Normal intraocular pressure does not exclude glaucoma, and doctors and eye care professionals need to ensure that patients who are at risk of glaucoma have access to regular, competent examination of their optic discs, says Walland in an editorial to mark the inaugural World Glaucoma Day on 6 March (→ On the lookout: how to save the sight of Australians who have glaucoma). About half of Australians with glaucoma remain undiagnosed, often despite having seen an eye care practitioner. Illustrating the insidious nature of this disease are two cases from the Netherlands, in which patients with first-degree relatives with glaucoma were overlooked as potential sufferers until they developed major vision loss (Zegers et al, “Primary open-angle glaucoma: the importance of family history and role of intraocular pressure”).

Strengthening autism management

A new model for improved diagnosis, assessment and management of autism spectrum disorders has been developed in Western Australia. It is envisaged that the model, described by Glasson et al in “Management of assessments and diagnoses for children with autism spectrum disorders: the Western Australian model”, will improve consistency in an area that has been misunderstood and under-resourced.

Merely mail?

In this issue’s Letters, it’s on for young and old. There’s more on peanut allergy, a call for more stringent regulation of toys, and a lively exchange on co-sleeping with infants. And older Australians are in for an epidemic of osteoarthritis as obesity begins to take its toll. Various contributions on task substitution reveal where many of our readers’ hearts lie, but a young registrar has the final say in defending her techno-savvy generation of doctors.

More on medication errors

An audit of aged care facilities (ACFs) in the Hunter region of New South Wales has found that errors in dose administration aid packaging of medications are common, and often originate from poor communication between doctors, pharmacists and the ACF staff (Carruthers et al, “Accuracy of packaging of dose administration aids in regional aged care facilities in the Hunter area of New South Wales”). More than 4% of 6972 packs, affecting 12% of residents, were either missing a medication, contained the wrong dosage, label or drug, or failed to be delivered to the ACF. And in a qualitative study of the causes of medication errors in a hospital in Western Australia, stress, distraction, knowledge gaps and poor communication were frequently cited contributors to a range of drug prescribing and administration errors (Nichols et al, “Learning from error: identifying contributory causes of medication errors in an Australian hospital”). In response, the CEO of the Clinical Excellence Commission, Clifford Hughes, recommends more scrutiny and sharing of information on a national scale, so that we can implement comprehensive evidence-based strategies to eliminate medication errors (→ Medication errors in hospitals: what can be done?).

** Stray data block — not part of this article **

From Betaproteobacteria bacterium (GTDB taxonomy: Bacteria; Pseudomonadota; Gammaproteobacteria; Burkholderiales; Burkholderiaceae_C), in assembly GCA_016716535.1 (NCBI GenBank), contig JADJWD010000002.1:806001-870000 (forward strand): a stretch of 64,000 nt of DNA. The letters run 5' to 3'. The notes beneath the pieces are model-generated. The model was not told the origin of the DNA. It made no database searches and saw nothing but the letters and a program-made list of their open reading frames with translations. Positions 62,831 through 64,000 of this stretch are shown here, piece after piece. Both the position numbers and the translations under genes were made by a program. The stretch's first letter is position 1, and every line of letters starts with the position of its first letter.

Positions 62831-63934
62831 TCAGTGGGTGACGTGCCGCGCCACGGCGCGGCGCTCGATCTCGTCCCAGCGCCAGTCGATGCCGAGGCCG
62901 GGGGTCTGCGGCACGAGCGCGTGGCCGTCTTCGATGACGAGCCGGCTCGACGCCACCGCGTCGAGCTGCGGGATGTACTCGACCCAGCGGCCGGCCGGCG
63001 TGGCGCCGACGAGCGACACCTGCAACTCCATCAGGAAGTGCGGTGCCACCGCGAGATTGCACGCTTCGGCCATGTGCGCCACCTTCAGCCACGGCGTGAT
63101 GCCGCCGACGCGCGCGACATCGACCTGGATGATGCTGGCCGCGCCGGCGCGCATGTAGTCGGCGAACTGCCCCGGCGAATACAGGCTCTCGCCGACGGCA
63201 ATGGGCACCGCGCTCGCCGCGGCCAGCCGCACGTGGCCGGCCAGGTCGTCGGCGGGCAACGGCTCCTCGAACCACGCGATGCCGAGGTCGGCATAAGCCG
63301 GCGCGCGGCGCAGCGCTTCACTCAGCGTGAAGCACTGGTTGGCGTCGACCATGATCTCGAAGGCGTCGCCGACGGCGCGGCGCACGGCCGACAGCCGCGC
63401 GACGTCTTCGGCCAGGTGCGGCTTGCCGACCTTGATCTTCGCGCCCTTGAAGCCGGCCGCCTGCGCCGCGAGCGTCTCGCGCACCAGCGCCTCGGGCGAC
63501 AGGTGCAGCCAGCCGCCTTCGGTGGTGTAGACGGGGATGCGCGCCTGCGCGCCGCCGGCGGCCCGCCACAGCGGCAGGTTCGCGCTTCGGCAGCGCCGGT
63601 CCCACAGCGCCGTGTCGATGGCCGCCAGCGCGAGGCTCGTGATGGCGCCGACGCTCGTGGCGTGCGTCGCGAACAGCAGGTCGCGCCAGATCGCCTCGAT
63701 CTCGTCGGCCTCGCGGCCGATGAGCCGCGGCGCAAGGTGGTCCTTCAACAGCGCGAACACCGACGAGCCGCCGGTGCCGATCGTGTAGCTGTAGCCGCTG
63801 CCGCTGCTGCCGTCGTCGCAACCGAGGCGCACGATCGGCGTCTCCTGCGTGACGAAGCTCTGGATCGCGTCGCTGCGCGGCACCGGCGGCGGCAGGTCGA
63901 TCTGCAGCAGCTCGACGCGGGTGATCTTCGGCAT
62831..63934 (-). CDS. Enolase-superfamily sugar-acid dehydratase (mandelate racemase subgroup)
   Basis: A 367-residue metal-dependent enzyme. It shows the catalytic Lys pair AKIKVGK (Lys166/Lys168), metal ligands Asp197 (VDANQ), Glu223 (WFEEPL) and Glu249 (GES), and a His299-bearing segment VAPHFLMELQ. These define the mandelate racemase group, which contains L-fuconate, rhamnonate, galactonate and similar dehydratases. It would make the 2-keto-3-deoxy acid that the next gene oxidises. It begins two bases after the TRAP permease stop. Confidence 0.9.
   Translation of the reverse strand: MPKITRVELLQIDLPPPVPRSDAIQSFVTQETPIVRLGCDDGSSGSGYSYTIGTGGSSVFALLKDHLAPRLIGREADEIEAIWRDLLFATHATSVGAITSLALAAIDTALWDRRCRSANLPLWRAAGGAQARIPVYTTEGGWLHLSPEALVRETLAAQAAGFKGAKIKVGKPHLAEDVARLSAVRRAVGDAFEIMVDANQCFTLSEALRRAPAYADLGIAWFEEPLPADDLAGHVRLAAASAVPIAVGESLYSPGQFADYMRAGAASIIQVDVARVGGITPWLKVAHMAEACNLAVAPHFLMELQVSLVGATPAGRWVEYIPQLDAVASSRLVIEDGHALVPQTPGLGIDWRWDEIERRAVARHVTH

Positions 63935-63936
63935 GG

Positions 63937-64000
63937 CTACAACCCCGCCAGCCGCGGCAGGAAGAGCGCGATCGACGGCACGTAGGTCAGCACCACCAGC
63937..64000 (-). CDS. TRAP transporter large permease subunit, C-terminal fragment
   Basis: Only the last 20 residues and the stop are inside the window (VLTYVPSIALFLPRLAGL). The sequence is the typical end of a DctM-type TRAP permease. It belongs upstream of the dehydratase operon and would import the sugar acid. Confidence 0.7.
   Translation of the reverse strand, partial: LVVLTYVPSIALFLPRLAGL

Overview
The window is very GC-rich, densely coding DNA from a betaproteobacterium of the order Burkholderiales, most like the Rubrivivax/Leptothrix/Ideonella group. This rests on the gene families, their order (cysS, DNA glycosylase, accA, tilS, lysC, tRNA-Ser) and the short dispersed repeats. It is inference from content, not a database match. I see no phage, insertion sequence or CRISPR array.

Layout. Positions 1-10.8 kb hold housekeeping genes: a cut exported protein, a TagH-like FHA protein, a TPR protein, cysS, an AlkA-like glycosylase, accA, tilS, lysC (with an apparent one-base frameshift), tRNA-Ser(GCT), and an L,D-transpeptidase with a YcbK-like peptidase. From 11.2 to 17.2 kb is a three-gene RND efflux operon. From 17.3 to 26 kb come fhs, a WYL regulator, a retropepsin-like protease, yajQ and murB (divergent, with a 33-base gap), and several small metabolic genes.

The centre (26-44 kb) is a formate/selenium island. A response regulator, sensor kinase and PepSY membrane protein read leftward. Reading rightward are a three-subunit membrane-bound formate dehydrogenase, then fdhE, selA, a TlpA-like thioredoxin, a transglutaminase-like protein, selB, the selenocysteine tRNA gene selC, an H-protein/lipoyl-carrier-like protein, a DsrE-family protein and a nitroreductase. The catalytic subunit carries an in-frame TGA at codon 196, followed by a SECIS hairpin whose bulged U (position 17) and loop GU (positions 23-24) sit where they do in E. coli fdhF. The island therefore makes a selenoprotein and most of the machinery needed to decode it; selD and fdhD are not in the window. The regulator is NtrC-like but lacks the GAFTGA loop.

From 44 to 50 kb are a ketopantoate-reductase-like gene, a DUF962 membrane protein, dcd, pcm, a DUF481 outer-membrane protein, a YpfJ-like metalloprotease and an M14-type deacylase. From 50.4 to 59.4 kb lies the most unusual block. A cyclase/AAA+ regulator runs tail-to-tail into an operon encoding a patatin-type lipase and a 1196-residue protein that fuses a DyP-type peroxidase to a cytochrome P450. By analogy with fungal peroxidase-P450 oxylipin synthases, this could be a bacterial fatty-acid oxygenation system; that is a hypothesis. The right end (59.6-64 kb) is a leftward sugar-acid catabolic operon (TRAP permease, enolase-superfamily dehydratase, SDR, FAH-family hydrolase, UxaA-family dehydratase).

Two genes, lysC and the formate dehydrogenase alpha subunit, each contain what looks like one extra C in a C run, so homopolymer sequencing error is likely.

Another time . . . another place

All those, therefore, who have cataract see the light more or less, and by this we distinguish cataract from amaurosis and glaucoma; for persons affected with these complaints do not perceive the light at all.

Paul of Aegina (AD 615–690)

  • Ruth Armstrong